Oklahoma City’s pieces never fit together. Though there is this intoxicating legend of Thunder U, a place where young men bond as people and team, the latter never really happened. The young Thunder, by all accounts, were more cheerily united in purpose than a hippie pickling commune. It just did not translate to tangible, cohesive basketball play.
Brian Windhorst wrote a fascinating post after the James Harden trade, in which he explained that Harden’s refusal to “sacrifice” money was as much at odds with Thunder management as the money he might cost.
Daryl Morey might have his “foundational player” in James Harden but Thunder U is a project built on foundational principles. Sacrifice was a core belief, or so Thunder management is said to believe, when they asked their most unselfish on-court star to give of his wallet. The player must be subsumed into the collective.
On the face of it, 2010-2012 OKC had congealed into a collective hive mind, because how else do you win, really? In theory, victory occurs from parts complementing one another, from individuals working together.
But the Thunder I knew operated more as a stacked baseball batting order, with Russell Westbrook, Kevin Durant, James Harden, and Serge Ibaka hitting for power, speed, or average, in compartmentalized chunks.
The Oklahoma City I knew didn’t pass Oklahoma City the ball. The Thunder finished league last in assist rate last season. They were 24th the year before and 25th the year before that. Red Holzman’s Knicks, this wasn’t.
Now, there’s nothing wrong with being something other than Holzman’s Knicks. Ends justified actions for Oklahoma City and its second-ranked offense. Pass-happy basketball is not morally purer than what the Thunder did. It’s just that, what Oklahoma City did, was not in on-court accordance to their operational ethos. This was a wildly successful team, all while flouting the stereotype of what a successful team does.
The Thunder did not weave passes around and around until their opponents were lassoed into paralysis. No, the Thunder destroyed defenses by letting Russell Westbrook, Kevin Durant, and James Harden take individual stabs, like Roman senators killing Julius Caesar over the course of an evening.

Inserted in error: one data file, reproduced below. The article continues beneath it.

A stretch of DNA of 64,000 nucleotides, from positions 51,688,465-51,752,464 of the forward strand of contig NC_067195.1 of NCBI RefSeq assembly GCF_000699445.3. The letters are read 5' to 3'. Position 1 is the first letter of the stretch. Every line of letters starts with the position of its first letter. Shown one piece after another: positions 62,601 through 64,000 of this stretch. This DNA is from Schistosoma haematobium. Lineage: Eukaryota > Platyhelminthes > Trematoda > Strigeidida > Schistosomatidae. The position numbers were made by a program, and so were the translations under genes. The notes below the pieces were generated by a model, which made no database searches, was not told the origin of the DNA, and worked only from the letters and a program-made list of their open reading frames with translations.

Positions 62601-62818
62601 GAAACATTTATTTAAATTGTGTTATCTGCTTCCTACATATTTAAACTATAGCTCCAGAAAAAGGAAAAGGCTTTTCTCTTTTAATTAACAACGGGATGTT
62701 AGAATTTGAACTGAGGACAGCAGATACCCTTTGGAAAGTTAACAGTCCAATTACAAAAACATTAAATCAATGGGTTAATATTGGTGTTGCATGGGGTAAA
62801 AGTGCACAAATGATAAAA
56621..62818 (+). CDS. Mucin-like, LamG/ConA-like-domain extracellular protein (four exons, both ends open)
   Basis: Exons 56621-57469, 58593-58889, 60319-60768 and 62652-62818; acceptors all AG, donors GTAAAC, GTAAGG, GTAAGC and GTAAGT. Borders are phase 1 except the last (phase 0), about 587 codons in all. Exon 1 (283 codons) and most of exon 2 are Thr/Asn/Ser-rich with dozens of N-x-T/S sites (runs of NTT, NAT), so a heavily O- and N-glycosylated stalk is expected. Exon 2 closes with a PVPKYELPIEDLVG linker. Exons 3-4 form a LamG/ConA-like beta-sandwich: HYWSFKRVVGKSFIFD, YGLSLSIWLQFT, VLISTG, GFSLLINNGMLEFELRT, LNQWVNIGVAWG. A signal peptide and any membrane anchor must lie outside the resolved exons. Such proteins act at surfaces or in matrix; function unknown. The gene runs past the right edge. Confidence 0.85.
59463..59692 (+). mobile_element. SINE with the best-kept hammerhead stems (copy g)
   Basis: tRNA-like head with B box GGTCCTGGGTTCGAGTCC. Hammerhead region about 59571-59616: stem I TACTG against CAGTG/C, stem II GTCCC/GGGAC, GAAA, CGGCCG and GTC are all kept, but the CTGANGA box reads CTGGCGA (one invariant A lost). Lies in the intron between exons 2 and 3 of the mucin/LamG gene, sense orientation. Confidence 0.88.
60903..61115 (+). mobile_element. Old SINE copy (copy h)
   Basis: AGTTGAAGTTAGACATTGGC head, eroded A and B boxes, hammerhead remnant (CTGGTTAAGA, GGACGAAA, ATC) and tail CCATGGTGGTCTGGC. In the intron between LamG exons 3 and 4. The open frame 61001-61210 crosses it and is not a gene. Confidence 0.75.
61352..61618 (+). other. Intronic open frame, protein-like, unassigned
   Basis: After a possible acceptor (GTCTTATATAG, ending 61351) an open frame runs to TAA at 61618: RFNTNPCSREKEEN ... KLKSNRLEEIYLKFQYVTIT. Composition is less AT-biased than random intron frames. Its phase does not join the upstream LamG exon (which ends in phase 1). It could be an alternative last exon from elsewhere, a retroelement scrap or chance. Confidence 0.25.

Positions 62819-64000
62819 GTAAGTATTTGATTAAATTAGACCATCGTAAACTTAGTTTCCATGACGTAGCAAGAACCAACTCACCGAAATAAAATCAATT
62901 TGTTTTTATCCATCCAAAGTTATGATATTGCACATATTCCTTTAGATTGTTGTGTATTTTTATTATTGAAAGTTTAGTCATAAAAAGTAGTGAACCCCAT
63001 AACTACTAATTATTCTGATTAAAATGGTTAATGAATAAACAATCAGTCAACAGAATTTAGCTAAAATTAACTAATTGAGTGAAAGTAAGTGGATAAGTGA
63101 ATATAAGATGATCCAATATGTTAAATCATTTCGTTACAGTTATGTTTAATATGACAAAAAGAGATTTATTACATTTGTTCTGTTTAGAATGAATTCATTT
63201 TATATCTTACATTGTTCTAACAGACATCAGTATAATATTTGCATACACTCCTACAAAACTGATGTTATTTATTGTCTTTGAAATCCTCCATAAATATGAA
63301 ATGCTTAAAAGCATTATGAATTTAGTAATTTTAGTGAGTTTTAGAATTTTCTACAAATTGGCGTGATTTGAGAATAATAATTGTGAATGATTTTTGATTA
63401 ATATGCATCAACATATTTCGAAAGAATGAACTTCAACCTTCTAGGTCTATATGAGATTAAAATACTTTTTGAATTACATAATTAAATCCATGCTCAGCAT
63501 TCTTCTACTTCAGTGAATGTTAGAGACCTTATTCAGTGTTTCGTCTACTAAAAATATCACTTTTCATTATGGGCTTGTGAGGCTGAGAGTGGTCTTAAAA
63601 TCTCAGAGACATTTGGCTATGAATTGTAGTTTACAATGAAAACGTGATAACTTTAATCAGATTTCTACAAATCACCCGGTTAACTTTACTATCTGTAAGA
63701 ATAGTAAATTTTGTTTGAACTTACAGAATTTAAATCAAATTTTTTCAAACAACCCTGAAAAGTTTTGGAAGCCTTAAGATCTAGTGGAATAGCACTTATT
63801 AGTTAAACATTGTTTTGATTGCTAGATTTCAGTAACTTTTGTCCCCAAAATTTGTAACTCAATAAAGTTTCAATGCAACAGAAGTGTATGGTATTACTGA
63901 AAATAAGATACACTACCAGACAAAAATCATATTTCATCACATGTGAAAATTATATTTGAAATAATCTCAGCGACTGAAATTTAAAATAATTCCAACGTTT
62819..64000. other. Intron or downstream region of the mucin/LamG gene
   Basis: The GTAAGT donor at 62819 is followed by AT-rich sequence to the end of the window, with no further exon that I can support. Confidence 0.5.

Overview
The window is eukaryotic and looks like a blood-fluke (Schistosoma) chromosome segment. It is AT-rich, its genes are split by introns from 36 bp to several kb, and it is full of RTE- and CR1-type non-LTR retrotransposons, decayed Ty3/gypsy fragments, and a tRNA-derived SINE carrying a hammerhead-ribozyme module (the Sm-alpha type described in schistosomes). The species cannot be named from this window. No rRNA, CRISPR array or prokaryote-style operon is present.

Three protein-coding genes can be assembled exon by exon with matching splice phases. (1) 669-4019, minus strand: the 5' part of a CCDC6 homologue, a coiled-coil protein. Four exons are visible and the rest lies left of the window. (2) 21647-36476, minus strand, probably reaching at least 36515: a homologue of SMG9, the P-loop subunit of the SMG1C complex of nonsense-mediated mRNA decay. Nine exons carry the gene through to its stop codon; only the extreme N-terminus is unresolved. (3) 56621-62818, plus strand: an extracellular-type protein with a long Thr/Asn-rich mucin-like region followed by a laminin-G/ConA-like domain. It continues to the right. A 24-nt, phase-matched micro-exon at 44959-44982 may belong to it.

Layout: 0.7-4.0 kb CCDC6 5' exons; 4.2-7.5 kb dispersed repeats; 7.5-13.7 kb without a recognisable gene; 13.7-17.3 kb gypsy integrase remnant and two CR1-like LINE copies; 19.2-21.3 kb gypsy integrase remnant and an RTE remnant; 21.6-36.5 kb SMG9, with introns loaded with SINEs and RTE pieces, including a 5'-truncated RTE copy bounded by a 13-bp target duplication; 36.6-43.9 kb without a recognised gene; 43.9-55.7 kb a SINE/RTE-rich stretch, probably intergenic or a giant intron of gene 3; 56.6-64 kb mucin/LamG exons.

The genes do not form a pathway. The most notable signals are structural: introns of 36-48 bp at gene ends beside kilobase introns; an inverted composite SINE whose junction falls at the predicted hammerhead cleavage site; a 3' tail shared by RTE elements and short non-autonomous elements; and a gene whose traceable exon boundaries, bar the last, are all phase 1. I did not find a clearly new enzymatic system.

Sure, plays were run, screens were set. James Harden had a predilection for running occasional offense. But the OKC 2010-2012 era was largely defined by the individual foray to the basket. The “big three” perimeter stars could all feed themselves, getting to the free throw line or hoop with uncommon ease. Russell Westbrook was their leader in shots taken and usage rate, often playing one-on-five because whoa, he could actually play one-on-five.
So when I look back at this Thunder era, at this incubator, this college, this farm, I question: Was this just all about developing talent? As I watched OKC battle the San Antonio team they’re modeled after, I wondered if the two operations really had all that much in common. The Spurs are about complementary pieces unleashing a holy hell of smart basketball upon opposing teams. The Thunder about about ill-fitting pieces, growing into that which still crushes your complementary pieces by blunt force.
Kevin Durant may have been a superstar anywhere, but Russell Westbrook was a draft night “reach.” Russ got playing time and became a force soon enough. James Harden struggled in his first season, before rounding into a Team USA talent. Serge Ibaka was the 24th pick. He’s one of the league’s best young big men today.
The Thunder concurrently developed these young guys, which makes it seem as though the youth came together as a team around that time. I would argue that the kids just were coming into their own. This collection of three perimeter scorers did not complement one another incredibly well, but the aforementioned three were so good that they transcended that issue.
So now, by jettisoning James Harden, Oklahoma City has recommitted to development more so than recommitting to shared sacrifice. Harden played with a modicum of selflessness, and he’s been replaced by the more shooting-focused Kevin Martin. Meanwhile, question has become, “Can Presti recapture the magic with Jeremy Lamb and Toronto’s eventual draft pick?”
Oklahoma City isn’t about the individual being subsumed into the collective–at least not on the court. Oklahoma City is about the individual becoming so good that little such subsuming need take place. Thunder U is about growing talent, not growing together. It’s actually a commuter school.